Friday, September 12, 2014

How to develop a business plan for oil depletion

Chris Skrebowski has a guest post at Business Green on the need for businesses to plan for peak oil - How to develop a business plan for oil depletion.
The world currently finds itself in the position of a man standing in a road who has just noticed two large trucks bearing down on him. These metaphorical trucks are labelled Peak Oil and Global Warming. However, despite increasing evidence and clearer definitions of the risks, collectively we have been remarkably reluctant to move out of the path of the oncoming trucks.

This article will only look at Peak Oil, arguably the most imminent threat to our collective welfare. The general reluctance to act and invest appears to stem from the fact that Peak Oil seems an improbable event, given that oil production and its use has expanded steadily for the last 150 years; and that to do anything about it will be expensive and disruptive to our way of life. A dangerously complacent view that is, unfortunately, widely held.

Peak Oil is often described rather narrowly as running out of oil. This is both misleading and inaccurate. Oil is not running out, but the ability to provide all the oil that we might want at a reasonable price is disappearing. In many countries physical exhaustion of the reserves is already happening. The North Sea is a good example. Oil production in the UK sector of the North Sea will average around 1.3 million barrels/day (b/d) in 2011 or just 45 per cent of its 1999 peak of 2.9 million b/d.

Around 25 large-scale oil producers and up to 40 small ones are already in sustained decline. With roughly half of global production coming from countries where production capacity is falling (depletion) this means the remaining producers need to work ever harder to increase output to offset the losses from those in decline and to meet increasing demand. This is a situation that deteriorates with every additional country that goes into production decline.

Physical exhaustion is only one way that the world can be deprived of the oil production flows it would like. Other threats are:

* Physical constraints – if rebels blow up pipelines or there are wars or revolutions, eg Libya, Nigeria, etc.

* Financial constraints – where the money is either not available or the host government doesnt allow companies with the money to invest, eg Venezuela, Mexico, etc.

* Political constraints – where a political decision not to produce or not to export is made. All Opec quotas are political constraints, while recent statements by both Russia and Saudi Arabia that they may cap capacity at current levels would become major constraints if literally implemented.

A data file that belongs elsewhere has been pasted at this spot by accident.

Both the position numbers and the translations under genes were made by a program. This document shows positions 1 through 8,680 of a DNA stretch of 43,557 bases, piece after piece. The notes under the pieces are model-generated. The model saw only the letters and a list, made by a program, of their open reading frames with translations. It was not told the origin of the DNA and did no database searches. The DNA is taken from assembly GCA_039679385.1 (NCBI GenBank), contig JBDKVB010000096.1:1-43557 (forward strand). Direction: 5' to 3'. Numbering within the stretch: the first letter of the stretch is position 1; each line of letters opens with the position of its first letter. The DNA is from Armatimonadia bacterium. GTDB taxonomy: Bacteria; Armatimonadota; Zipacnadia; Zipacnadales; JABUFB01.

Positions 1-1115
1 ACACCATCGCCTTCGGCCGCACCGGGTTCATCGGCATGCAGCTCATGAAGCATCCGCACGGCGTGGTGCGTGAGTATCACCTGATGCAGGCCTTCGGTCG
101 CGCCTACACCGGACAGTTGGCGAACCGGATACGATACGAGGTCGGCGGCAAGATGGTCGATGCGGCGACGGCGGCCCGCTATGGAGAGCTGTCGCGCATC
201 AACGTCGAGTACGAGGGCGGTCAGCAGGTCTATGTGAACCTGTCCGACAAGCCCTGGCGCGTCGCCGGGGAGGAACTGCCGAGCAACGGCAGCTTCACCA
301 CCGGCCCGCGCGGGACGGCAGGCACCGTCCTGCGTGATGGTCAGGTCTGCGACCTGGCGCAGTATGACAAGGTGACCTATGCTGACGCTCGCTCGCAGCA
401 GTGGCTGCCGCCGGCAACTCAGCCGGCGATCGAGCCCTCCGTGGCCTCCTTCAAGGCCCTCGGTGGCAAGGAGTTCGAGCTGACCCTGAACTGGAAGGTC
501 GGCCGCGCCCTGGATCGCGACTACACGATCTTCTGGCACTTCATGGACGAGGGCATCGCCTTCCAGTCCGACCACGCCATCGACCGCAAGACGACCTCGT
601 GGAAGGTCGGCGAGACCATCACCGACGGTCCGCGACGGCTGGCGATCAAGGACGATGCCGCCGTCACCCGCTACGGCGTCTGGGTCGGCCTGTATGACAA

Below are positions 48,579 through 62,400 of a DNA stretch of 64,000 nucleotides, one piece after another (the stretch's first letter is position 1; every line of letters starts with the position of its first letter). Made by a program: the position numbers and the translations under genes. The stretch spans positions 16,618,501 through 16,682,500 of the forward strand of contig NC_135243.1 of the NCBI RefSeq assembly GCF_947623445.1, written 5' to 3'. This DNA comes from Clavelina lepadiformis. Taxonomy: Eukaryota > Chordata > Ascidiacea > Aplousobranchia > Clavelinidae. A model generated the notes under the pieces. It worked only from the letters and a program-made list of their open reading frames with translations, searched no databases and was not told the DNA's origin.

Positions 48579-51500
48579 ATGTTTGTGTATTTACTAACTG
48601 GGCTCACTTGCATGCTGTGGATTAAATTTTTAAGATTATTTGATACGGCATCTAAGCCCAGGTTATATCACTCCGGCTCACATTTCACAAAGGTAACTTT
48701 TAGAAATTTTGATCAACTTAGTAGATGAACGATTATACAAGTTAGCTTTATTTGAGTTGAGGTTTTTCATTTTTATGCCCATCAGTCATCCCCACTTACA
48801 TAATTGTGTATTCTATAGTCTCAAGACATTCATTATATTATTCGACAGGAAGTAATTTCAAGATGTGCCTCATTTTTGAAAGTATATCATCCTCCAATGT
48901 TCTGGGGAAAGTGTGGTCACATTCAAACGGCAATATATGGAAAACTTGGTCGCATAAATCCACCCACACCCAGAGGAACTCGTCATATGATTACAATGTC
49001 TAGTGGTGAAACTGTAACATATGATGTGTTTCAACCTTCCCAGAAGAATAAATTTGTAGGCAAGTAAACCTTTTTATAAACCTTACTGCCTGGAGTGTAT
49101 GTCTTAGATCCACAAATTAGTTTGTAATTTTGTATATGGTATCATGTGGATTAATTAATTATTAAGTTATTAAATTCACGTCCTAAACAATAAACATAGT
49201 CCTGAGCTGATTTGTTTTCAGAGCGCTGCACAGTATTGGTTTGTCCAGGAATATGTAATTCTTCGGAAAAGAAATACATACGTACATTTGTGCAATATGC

Possibly the most important constraint of all is price. Oil came to dominate our societies because it was both plentiful and cheap. It is now expensive and its supply is becoming constrained. In mid-2008, the world found out the hard way that it could not afford high-price oil. Or to be more accurate, the Atlantic basin economies of Europe and North America found they could not afford high-price oil. The rest of the world by a combination of fuel subsidies and dynamic economies were rather less affected.

When the level of oil prices and oil production are compared it can be shown that from 2000 to 2003 prices were steady at around $25/barrel and that production responded by growing – meaning that additional supply was forthcoming without prices rising. From 2004, however, prices started rising steadily, but supply stopped rising from early 2005. This means prices had to rise further to reconcile demand growth with static supply until the price boom-and-bust cycle of 2008 initiated the Great Recession (with a little help from the bankers).

As the economy recovered so did oil prices as the supply response remained minimal. The geopolitical upheaval of the Arab Spring and the Libyan conflict appeared on the point of initiating another boom-and-bust cycle but, for the moment, prices have fallen back and oil output appears adequate.

Looking forward, there is little or no chance of enough reasonably low-cost oil being found and developed to alter the pattern of tightening supply and rising prices, interspersed with periodic busts as high oil prices undermine economic growth. All the indications are that by around 2013 there will be no Opec spare capacity to turn on, insufficient new flows to meet demand and prices will be soaring. In short, Peak Oil will have arrived when the flow of new capacity will be insufficient to offset the loss of capacity to depletion.

Over the last two to three years, the link between oil prices and GDP growth has moved from the economic fringes to the economic mainstream. It is now widely accepted that high oil prices inhibit growth and very high prices will trigger a recession, although the speed of the rise may be as or more important than the absolute level. There is effectively no time for adaptation in the face of a very rapid price rise.

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